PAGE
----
The political parties change their shape—their leaders and policies—in order to win political power. In their current forms, they contribute to dividing the populace and intensifying animosity.
One major reason is that they both take for granted the outcomes in more than 40 states, leaving as few as six as the contested battlegrounds that determine the electoral college outcome. In those states, the two parties focus on turning out their base and then appealing to swing voters, but those swing voters do not necessarily represent in full the views of most swing voters in the country as a whole.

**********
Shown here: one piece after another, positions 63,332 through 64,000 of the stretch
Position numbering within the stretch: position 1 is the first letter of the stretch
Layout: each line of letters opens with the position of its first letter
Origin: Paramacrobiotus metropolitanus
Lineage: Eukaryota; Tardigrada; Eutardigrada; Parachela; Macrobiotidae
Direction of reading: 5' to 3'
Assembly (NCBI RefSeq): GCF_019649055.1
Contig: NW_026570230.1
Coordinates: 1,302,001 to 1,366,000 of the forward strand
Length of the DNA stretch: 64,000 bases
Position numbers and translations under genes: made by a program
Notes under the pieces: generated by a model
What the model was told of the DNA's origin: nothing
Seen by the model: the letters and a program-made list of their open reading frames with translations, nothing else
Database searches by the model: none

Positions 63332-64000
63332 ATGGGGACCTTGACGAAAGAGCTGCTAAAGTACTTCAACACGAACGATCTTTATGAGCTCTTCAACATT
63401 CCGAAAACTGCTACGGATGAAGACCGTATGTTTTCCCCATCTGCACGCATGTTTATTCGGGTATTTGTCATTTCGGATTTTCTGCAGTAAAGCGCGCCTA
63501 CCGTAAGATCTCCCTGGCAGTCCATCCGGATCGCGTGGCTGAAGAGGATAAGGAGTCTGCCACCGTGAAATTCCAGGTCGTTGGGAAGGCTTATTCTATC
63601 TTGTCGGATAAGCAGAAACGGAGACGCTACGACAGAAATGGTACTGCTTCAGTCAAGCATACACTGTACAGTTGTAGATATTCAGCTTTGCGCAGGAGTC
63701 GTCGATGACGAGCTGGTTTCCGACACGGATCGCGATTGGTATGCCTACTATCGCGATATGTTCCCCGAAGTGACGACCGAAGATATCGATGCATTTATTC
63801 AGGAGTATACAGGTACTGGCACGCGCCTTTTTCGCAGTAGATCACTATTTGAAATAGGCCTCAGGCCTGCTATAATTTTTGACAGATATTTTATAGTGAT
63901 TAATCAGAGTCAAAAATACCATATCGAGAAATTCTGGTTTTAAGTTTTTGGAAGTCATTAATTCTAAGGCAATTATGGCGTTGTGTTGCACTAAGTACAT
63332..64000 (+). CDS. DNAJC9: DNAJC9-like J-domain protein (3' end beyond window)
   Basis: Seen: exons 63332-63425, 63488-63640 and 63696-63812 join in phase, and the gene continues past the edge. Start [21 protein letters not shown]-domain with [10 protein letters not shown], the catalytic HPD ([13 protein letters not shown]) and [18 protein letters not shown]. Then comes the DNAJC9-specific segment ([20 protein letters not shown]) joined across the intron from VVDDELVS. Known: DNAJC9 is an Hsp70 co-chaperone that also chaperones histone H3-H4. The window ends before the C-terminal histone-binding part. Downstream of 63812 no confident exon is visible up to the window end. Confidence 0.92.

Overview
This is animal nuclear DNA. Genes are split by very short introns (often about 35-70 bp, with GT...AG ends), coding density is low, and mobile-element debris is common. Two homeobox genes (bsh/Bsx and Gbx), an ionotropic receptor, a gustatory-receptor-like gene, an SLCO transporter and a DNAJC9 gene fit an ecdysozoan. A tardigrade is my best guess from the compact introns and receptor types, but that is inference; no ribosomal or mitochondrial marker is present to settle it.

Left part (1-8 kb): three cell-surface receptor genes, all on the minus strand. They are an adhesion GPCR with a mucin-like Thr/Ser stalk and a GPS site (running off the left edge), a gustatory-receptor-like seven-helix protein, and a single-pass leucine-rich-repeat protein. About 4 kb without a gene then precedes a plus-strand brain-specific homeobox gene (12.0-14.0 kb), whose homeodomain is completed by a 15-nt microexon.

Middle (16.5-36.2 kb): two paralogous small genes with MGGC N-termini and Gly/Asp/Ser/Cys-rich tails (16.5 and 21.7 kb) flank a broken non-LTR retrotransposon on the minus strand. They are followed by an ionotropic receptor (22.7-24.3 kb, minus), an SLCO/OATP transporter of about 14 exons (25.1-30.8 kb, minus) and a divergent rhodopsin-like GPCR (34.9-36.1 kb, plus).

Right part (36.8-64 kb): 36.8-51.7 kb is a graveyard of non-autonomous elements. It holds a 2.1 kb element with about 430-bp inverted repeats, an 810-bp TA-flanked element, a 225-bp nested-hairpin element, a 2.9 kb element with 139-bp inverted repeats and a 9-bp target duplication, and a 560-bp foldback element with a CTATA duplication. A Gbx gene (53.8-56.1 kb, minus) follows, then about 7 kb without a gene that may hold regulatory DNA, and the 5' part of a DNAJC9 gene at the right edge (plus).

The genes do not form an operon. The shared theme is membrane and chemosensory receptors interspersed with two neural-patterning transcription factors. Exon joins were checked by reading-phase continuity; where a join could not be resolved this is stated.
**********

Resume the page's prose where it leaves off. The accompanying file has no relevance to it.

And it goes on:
As a result, the presidential election system does not encourage either party's nominee to conduct a unifying, holistic campaign. Instead, the two major parties maximize negative campaigning, reflected in the content of their advertising and the themes of policy proposals. After such divisive elections, the country remains as factionalized and internally discontent as before the voting takes place.